Degrees of Alienation
Article #200, September 2013
By Bill Cook
It’s important, for many reasons, to maintain the health of forests and other plant communities. Part of the definition of health is species composition.
Alien species displace native species and disrupt ecological processes. Alien species are also called non-native or exotic species. They are one of the greatest threats to regional forests.
Increasingly common, the term invasive is used, although invasive is more about behavior than nativity. Native species can also become invasive, when invasive is described as disruptive to natural systems.
Most alien species are not considered “bad”. Over 40,000 aliens have been introduced to North America. Honey bees are alien to North America. So are most of our food plants and animals. Apple trees are alien. Many common species in our environment were not here prior to European arrival. Most have had little negative impact to natural environments or have been beneficial to human beings. On the other hand, some species have grown to become significant problems.
Many damaging species are here to stay. A few will have (and have had) serious negative impacts. Some species will become naturalized with our native species. Other species can be eradicated, at least locally, or kept at more tolerable levels. Success stories exist, especially when new invasions are small.
Many of the wildflowers that we appreciate in the summer are alien species that specialize in occupying disturbed sites, such as roadsides and old fields. Queen Anne’s lace, daisies, dandelion, most clovers, chicory, birds-foot trefoil, sow thistle, mullein, and tansies are not native to North America, but we see them frequently.
“Helpful” plants such as St. Johnswort and self-heal are aliens. Spotted knapweed and purple loosestrife have grown epidemic and very invasive. Buckthorn, garlic mustard, and autumn olive can prevent regeneration of forest species.
Removing well-established alien species from the landscape is quite difficult.
Alien species are not restricted to plants. The importance of alien and damaging insects and diseases is growing. Emerald ash borer, beech bark disease, oak wilt, and gypsy moth are a few better known and advertised examples.
Emerald ash borer, alone, has cost about 1.7 billion dollars and has changed the face of urban forests. Loss of black ash will convert many forested wetlands to open wetlands, which may be overcome with alien species. Beech bark disease will remove an important source of food for many northern forest species and an iconic tree from the forests. Oak wilt has killed many oak woodlands across Michigan and Wisconsin, and the disease is spreading.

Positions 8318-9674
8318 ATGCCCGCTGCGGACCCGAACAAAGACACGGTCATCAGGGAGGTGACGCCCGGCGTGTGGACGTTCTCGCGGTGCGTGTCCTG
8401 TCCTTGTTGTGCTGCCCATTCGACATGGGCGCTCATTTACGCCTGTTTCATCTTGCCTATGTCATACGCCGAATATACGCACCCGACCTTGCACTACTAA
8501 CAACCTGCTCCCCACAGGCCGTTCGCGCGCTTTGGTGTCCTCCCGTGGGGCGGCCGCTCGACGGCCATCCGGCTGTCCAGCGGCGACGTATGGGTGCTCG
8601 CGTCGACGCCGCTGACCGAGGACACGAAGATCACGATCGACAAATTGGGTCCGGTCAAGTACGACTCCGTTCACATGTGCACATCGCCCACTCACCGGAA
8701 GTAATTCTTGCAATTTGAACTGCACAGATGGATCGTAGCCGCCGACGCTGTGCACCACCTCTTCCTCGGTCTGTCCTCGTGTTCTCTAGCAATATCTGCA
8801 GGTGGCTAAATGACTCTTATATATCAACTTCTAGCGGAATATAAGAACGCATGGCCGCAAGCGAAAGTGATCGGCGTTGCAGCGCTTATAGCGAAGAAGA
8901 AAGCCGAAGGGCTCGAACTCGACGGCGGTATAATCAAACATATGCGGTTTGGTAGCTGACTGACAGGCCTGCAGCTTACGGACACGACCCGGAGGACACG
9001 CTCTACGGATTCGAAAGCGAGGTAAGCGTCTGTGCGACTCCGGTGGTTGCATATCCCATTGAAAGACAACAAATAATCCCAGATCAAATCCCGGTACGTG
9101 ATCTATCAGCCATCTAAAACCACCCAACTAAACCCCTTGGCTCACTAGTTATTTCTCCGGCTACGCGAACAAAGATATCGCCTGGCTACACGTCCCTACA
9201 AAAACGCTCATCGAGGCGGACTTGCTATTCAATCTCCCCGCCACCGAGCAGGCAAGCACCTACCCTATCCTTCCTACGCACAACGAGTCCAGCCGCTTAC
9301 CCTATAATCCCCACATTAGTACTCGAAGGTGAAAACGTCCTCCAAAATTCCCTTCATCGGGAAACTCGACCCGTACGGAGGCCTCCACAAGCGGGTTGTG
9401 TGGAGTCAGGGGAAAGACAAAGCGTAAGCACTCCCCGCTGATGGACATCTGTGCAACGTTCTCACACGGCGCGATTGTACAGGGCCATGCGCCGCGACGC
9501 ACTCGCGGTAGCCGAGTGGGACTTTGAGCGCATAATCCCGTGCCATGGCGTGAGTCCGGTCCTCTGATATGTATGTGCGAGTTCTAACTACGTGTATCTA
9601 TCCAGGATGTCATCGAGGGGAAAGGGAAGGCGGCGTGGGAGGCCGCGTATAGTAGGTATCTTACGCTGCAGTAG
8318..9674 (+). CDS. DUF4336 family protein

On the horizon, we need to carefully watch for Asian long-horned beetle, hemlock woolly adelgids, and thousand cankers disease. Michigan State University has a new bulletin on these three species. Undoubtedly, the future will reveal additional threats. Vigilance is a key defense.
Why are alien species so bad? Again, most of them really aren’t. However, some of the problems caused by certain aliens include the loss of native species, decreased ecological stability, economic loss, reduced habitat quality, regeneration failure, and altered water and nutrient cycles. The threats are growing. Complicating and related factors involve smaller and smaller ownership size, human activities, climate change, and lack of management.
Learning more about these biological threats to forests and other plant communities can help in the battle to identify and eradicate, or control, these species. One source is the Michigan Invasive Plant Council. Another source is the Michigan Natural Features Inventory, which has a range of materials. Associate with local groups that work towards healthier plant communities.
One of the best tools available to managers and scientists is having thousands of citizen eyes watching for species that are out of place. Many new infestations are discovered by non-specialists. Early detection often leads to eradication. If you see something that seems out of the ordinary, be curious and find out what it is. Try contacting state agencies, conservation districts, Extension offices, conservation associations, and similar groups. Most of the time, the situation will be something normal. But you’ll never know until you ask.
Bill Cook is an MSU Extension forester providing educational programming for the Upper Peninsula. His office is located at the MSU Forest Biomass Innovation Center near Escanaba. The Center is the headquarters for three MSU Forestry properties in the U.P., with a combined area of about 8,000 acres. He can be reached at firstname.lastname@example.org or 906-786-1575.
by Bill Cook, Forester/Biologist, Michigan State University Extension, 6005
J Road, Escanaba, MI 49829
906-786-1575 (voice), 906-786-9370 (fax), e-mail: email@example.com
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